Some people who wrote to me said they were going to make their daughters read it. Some said their daughters and their sons.
Some men said the men described in my story were “a major embarrassment to other men”. Some said they had no idea such behaviour was so prevalent. One called it “a horrendous hit parade”. Others “jawdropping” and “deeply unsettling”.
“Imagine if we all wrote our stories,” a female colleague said. “Because we all have them.”
The real story is about the normalisation of predatory behaviour. The problem is not just what is said and done when women are around but also what’s said and done when they aren’t – and the culture of acceptance that creates.
A Sydney woman I know responded that she has had many similar experiences she hasn’t spoken about. She said seeing so many examples collected in one story made her think.
“It isn’t until something like this happens [that] we all sit back and talk about it and remember all the times this happens,” she wrote. “It is mind-blowing how regular an occurrence this is and how it becomes our ‘normal’ everyday life.”
She, too, had been instructed by a doctor to take her top off without explanation or any apparent reason.
Another woman also recognised the experience with a doctor that I had described – being made to stand naked from the waist up while he just looked.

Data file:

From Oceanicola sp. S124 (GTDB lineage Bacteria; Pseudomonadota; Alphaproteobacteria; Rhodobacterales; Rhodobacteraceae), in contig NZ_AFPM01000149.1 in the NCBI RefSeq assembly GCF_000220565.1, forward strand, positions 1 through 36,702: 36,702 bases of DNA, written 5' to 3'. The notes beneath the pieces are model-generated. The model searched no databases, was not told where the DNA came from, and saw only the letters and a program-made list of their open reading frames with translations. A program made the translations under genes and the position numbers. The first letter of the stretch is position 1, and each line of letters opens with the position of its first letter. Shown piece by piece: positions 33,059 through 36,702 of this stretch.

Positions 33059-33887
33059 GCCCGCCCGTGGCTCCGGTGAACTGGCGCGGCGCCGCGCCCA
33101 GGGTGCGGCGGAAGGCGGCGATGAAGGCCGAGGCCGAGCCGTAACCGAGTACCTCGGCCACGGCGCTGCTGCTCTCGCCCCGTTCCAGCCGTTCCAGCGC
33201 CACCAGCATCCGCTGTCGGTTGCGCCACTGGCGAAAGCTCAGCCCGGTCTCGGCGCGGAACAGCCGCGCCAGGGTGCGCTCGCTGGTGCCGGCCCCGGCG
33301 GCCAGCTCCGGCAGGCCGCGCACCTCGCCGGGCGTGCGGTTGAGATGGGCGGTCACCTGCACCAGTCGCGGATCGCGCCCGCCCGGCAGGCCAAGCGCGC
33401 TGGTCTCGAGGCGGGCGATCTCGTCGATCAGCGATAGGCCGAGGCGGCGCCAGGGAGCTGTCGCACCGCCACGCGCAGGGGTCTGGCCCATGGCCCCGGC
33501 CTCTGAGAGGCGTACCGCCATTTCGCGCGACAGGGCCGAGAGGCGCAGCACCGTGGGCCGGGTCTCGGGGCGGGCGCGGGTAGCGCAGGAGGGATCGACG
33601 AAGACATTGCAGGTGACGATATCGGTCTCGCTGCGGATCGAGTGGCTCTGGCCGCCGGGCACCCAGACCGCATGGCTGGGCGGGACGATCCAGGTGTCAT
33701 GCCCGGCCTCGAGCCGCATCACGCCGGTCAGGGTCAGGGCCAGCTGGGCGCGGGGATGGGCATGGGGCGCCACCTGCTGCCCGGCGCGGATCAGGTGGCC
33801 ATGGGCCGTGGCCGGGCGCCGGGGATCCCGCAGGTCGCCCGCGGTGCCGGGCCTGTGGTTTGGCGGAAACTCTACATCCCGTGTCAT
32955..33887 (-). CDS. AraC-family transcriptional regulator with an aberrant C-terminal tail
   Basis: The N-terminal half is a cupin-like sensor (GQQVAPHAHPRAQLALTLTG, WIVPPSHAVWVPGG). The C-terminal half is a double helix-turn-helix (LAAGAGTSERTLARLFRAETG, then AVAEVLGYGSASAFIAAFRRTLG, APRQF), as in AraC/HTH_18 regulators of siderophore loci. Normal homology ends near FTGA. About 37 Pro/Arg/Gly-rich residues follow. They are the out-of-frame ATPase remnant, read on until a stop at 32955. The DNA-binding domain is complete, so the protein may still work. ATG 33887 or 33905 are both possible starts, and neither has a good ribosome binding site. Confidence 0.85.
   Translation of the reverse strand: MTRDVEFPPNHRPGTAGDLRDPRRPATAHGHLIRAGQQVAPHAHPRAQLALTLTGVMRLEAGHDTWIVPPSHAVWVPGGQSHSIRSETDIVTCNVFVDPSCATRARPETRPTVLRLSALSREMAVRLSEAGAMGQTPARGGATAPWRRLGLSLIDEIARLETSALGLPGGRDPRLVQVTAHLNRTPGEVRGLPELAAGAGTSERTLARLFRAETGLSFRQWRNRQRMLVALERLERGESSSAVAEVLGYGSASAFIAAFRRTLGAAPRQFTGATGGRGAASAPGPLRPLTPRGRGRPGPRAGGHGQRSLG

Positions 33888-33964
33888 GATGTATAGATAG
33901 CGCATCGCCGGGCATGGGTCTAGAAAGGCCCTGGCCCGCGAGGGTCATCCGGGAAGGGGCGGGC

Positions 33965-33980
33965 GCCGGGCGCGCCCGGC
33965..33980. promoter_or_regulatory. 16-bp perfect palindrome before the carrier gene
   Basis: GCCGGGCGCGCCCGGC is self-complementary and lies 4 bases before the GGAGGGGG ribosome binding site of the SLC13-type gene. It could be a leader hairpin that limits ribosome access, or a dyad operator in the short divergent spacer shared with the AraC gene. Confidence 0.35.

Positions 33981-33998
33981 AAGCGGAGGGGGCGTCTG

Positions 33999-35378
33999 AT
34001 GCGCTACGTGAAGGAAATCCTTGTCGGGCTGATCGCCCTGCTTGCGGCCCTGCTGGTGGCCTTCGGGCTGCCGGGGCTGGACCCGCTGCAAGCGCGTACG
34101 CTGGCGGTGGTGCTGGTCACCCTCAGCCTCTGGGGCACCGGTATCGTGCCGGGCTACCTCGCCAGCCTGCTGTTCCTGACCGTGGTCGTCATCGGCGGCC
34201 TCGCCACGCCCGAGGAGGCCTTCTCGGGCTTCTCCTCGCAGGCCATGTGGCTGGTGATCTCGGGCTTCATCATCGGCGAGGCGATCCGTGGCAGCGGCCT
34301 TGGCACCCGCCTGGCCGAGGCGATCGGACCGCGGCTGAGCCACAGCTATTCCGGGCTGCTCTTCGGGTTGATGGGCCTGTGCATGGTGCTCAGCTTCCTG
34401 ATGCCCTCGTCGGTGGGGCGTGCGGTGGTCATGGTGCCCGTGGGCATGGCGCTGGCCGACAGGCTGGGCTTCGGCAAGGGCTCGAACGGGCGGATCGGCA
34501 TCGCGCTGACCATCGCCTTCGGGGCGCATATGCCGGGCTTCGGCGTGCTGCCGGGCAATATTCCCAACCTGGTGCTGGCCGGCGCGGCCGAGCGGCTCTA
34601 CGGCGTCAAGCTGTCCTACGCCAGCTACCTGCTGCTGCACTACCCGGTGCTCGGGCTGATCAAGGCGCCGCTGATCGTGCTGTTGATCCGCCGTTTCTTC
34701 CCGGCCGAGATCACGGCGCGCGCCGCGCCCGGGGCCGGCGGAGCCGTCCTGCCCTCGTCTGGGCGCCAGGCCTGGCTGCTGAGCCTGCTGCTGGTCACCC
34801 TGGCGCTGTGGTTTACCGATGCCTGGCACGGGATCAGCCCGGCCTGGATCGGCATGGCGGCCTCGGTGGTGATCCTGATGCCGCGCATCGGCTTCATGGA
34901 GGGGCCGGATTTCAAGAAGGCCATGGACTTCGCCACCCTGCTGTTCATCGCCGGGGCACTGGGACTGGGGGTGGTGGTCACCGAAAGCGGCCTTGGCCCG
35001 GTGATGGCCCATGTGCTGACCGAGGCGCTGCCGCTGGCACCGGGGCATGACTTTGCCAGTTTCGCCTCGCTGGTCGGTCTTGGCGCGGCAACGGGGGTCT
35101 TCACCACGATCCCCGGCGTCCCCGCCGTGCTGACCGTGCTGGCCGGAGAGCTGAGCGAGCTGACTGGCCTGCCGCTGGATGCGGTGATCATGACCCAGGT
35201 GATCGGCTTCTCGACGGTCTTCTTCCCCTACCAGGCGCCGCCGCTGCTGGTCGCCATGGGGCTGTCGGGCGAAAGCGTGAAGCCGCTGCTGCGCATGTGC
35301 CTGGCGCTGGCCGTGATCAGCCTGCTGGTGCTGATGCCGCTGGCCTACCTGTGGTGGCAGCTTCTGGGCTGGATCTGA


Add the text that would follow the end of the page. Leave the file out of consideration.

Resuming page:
The two of us have this week established it was the same doctor, now deceased.
“I’ve been groped, followed, kissed and yes even grabbed on the p****, had ‘men’ start masturbating in front of me (including at a bus stop when I was on my way to school),” the Sydney woman continued, “… by people I know, people I worked with, people I trusted, complete strangers, from young men to old men, men no one knows or remembers, to people I still see on TV.”
She said it had happened from the age of about 11.
“Many of these incidents become the little stories we share and ‘remember that time’ someone did or said something. I don’t know how or when or if this changes, but that it ever happened to any of us once is bad enough. I can’t even remember how many times and who anymore and that is probably the most disturbing part of all.”
Yes, that is the most disturbing part of all.
This article was first published in the print edition of The Saturday Paper on Oct 22, 2016 as "Shining light in dark places".